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AST 111 Lecture 3. Recent History of Astronomy. The Geocentric Model. IT IS WRONG!. Fine. So what is it?. The Geocentric Model places Earth at the center of the Universe. Everything (Sun, Moon, stars, etc.) revolves around the Earth. The Geocentric Model.

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ast 111 lecture 3

AST 111 Lecture 3

Recent History of Astronomy

fine so what is it
Fine. So what is it?

The Geocentric Model places Earth atthe center of the Universe. Everything(Sun, Moon, stars, etc.) revolves aroundthe Earth.

the geocentric model1
The Geocentric Model

But it’s wrong. So why did it survivefor 2000 years?

opposition to the geocentric model
Opposition to the Geocentric Model
  • Sun-centered model proposed by Aristarchus
    • All stars thought to be on surface of a sphere
      • At equal distances!
    • Assertions:
      • If Earth orbits sun, angular separations of stars change
      • If they don’t, stars must be unrealistically far away
    • Observation:
      • The angular separations of stars don’t seem to change
conspiracies in the geocentric model
“Conspiracies” in the Geocentric Model
  • This change in angular separation is called parallax
    • Hold your two index fingers at different distances and move your head around.
  • Lack of observable parallax kept geocentric model alive.
conspiracies in the geocentric model1
“Conspiracies” in the Geocentric Model
  • Venus maintains about the same brightness
    • Suggests it orbits Earth!
    • Should get dimmer as it gets farther away?
  • This is a truly wretched coincidence.
    • As it gets farther, it gets dimmer.
    • BUT its phase increases (just like the Moon)
    • Ancients didn’t understand phases
      • Thought the planets were stars that glowed on their own
the geocentric model2
The Geocentric Model
  • Greeks placed “Wandering Stars” at different distances
  • Stars all on outer sphere
  • Wandering stars “do their own thing in their own sphere”
retrograde motion
Retrograde Motion
  • “Wandering Stars” exhibited a strange feature
  • Move forward, reverse briefly, resume going forward
  • Notice that the size and brightness change
geocentric model
Geocentric Model
  • “Wandering Stars” drove ancient astronomers up the wall, especially retrograde motion
  • Was extremely difficult to fit to geocentric model
    • Became more and more complicated until simply unreasonable
the ptolemaic model
The Ptolemaic Model
  • Greek knowledge of astronomy represented by the Ptolemaic Model
  • “Wandering Stars” move around on small circles that rotate around a large circle
the ptolemaic model1
The Ptolemaic Model
  • Little circle: Epicycle
  • Big circle: Deferent
the ptolemaic model2
The Ptolemaic Model
  • Still did not predict “Wandering Star” motion accurately enough
    • Smaller circles added to the small circles
    • Positioned some of the larger circles off-center
  • Accurate to “within a hand at arms length”
the copernican revolution
The Copernican Revolution
  • This is where they started to get it right.
  • Nicholas Copernicus born February 19, 1473 in Poland
  • By then, tables of planetary motion from Ptolemaic model inaccurate
the copernican revolution1
The Copernican Revolution
  • Copernicus knew about Aristarchus’s sun-centered system
  • Went farther with mathematical details
  • Went from philosophical arguments to predictive geometry
the copernican revolution2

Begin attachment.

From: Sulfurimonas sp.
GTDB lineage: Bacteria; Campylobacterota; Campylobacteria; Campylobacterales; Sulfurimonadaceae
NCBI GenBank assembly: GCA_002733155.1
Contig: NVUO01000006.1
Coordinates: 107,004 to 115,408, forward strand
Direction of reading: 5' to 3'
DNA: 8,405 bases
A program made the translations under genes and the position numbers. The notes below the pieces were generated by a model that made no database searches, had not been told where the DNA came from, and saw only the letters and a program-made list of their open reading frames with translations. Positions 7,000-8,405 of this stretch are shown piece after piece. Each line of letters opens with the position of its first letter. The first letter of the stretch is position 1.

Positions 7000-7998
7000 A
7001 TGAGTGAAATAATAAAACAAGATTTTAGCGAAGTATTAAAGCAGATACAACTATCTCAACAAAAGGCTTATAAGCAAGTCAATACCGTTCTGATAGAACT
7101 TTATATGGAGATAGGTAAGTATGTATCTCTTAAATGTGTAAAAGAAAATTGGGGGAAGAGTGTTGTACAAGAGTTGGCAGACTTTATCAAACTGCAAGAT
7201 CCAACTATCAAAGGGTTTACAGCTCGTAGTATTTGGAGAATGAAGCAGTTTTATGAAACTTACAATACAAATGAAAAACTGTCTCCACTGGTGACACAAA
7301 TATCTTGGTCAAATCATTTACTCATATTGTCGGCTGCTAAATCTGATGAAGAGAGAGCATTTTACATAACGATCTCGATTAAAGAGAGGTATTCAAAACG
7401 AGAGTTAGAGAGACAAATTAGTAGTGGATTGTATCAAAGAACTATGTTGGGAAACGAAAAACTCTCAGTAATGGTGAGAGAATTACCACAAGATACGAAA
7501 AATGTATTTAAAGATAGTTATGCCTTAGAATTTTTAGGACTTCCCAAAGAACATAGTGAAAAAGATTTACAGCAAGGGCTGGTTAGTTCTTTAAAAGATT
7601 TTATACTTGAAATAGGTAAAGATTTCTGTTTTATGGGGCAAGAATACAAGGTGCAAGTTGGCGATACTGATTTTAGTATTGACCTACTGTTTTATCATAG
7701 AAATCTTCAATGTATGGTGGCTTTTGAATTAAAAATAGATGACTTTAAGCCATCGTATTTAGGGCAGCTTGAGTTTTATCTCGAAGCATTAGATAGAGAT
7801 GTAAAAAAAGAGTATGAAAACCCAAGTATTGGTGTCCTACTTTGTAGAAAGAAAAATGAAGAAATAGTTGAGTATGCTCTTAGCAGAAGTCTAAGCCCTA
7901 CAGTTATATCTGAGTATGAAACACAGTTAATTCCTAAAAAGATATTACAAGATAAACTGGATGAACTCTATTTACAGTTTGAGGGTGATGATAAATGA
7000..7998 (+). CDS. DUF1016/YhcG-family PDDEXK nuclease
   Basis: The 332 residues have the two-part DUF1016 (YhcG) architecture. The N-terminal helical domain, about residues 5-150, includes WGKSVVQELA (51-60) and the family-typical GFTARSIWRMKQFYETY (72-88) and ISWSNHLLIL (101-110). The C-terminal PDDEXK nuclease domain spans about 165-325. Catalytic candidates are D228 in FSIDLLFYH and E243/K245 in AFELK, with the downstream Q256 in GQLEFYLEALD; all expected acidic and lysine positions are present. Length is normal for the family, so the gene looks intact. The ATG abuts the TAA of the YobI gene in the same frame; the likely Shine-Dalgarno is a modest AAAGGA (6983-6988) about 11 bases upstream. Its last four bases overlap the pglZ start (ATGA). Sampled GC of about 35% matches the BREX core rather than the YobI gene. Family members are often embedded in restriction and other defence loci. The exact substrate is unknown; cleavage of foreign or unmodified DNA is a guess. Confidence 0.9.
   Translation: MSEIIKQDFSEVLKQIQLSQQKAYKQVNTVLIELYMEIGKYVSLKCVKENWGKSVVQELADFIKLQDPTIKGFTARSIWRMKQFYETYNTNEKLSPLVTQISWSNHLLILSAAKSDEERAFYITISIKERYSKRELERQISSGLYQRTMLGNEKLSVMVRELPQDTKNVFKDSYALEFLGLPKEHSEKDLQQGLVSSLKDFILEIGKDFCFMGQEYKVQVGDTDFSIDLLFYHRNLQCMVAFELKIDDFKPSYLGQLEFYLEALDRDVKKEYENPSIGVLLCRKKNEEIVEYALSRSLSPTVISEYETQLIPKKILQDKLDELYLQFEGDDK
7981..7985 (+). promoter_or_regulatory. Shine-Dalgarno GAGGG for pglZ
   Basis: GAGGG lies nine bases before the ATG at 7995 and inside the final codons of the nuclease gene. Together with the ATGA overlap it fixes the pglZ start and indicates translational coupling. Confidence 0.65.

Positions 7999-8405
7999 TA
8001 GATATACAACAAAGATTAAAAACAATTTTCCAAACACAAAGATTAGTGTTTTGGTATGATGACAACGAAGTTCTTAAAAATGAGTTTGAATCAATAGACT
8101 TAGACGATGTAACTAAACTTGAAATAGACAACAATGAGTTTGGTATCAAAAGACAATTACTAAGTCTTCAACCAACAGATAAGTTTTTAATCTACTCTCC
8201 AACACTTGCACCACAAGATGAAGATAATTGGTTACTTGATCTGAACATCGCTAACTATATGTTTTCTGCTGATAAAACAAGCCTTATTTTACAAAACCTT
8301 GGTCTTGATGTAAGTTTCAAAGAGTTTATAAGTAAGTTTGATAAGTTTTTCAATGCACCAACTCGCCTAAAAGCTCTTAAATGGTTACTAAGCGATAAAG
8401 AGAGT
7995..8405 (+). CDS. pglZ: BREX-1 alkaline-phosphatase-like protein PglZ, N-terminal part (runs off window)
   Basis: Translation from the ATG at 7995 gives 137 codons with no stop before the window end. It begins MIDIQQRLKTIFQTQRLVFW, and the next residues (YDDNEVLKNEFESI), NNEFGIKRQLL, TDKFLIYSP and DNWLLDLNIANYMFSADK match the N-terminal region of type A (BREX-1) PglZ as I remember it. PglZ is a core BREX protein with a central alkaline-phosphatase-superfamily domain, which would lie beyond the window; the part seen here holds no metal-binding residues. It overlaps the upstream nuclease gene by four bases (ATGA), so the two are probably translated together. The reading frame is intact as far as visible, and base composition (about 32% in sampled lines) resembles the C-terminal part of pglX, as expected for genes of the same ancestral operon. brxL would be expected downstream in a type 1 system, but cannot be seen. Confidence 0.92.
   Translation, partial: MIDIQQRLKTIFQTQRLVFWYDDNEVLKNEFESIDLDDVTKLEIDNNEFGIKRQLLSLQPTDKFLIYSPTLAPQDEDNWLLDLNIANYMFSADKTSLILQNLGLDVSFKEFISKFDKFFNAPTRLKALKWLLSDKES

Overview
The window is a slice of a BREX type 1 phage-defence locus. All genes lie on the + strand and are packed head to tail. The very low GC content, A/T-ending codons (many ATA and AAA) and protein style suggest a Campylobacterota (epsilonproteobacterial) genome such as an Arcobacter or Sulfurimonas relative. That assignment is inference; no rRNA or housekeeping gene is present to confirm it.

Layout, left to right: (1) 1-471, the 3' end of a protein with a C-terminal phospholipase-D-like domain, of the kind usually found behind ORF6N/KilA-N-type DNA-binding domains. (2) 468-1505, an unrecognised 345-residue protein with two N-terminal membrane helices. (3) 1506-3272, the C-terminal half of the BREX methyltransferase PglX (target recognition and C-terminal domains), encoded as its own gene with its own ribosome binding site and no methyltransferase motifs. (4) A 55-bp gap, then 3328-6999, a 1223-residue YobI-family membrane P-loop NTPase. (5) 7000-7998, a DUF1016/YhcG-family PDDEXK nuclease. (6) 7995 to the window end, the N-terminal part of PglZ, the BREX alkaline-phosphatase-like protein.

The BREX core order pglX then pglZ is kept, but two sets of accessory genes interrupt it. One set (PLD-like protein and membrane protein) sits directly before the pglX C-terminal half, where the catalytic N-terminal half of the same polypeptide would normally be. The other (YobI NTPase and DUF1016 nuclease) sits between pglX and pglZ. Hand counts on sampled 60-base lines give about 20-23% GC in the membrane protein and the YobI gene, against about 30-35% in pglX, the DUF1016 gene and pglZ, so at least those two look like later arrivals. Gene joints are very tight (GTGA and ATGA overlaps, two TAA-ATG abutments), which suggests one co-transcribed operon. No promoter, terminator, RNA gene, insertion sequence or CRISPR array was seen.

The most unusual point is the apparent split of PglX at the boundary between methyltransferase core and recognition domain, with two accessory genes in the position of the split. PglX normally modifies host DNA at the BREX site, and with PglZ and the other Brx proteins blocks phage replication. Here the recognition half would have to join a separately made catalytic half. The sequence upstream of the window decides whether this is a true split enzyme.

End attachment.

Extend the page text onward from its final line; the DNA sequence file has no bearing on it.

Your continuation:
The Copernican Revolution
  • Was not very accurate
  • Was made as complicated as Ptolemaic model to make reasonable predictions
    • He added epicycles
the copernican revolution3
The Copernican Revolution
  • It didn’t work because:

Copernicus held onto ancient belief that heavenly motion must occur in perfect circles.

tycho brahe
Tycho Brahe
  • Good data was hard to come by
    • No telescopes!
  • Built a naked-eye observatory
    • Measured to within an arcminute
    • 30 years of measurements
tycho brahe1
Tycho Brahe
  • Took large amounts of high quality data at his observatory
tycho brahe2
Tycho Brahe
  • Aristotle : patterns of stars are “immutable” (unchanging)
  • One blew up in 1572
  • Tycho Brahe made parallax measurements
    • It was determined to be as far away as the stars
johannes kepler
Johannes Kepler
  • Tycho Brahe’s apprentice
  • Worked to match circular motions to Tycho’s data
    • Didn’t work
    • Trusted Tycho’s data
  • Assumed sun-centered system
johannes kepler1
Johannes Kepler

Kepler deduced that planetary orbits arein the shape of ellipses, not circles.

johannes kepler2
Johannes Kepler

Rather than brushing aside small errorsto validate a preconceived notion,Kepler trusted the carefully taken data and revolutionized astronomy.

kepler s laws
Kepler’s Laws
  • Newton was later able to deriveKepler’s Laws from more fundamental principles
galileo galilei
Galileo Galilei
  • Opponents of sun-centered system with elliptical orbits argued:
    • Non-circular orbits mean celestial realm imperfect
    • Stars don’t shift position as Earth orbits the Sun
  • Galileo used the telescope to counter these arguments
galileo galilei1
Galileo Galilei
  • Moons of Jupiter
galileo galilei2
Galileo Galilei
  • The surface of the Sun:
galileo galilei3
Galileo Galilei
  • Resolved individual stars in band of Milky Way:
galileo galilei4
Galileo Galilei
  • Phases of Venus
galileo galilei5
Galileo Galilei
  • Phases of Venus
wandering stars
“Wandering Stars”
  • The “Wandering Stars” are PLANETS.
  • They “wander” because much closer to Earth than stars



(Planets are not stars!)


stellar parallax
Stellar Parallax
  • Stellar parallax was finally observed in 1838
  • Measured in arcseconds
    • 1/60 of the thickness of a fingernail at arm’s length
  • Can be used to find the distance to nearby stars
  • This marked the definitive end of the Earth-centered model.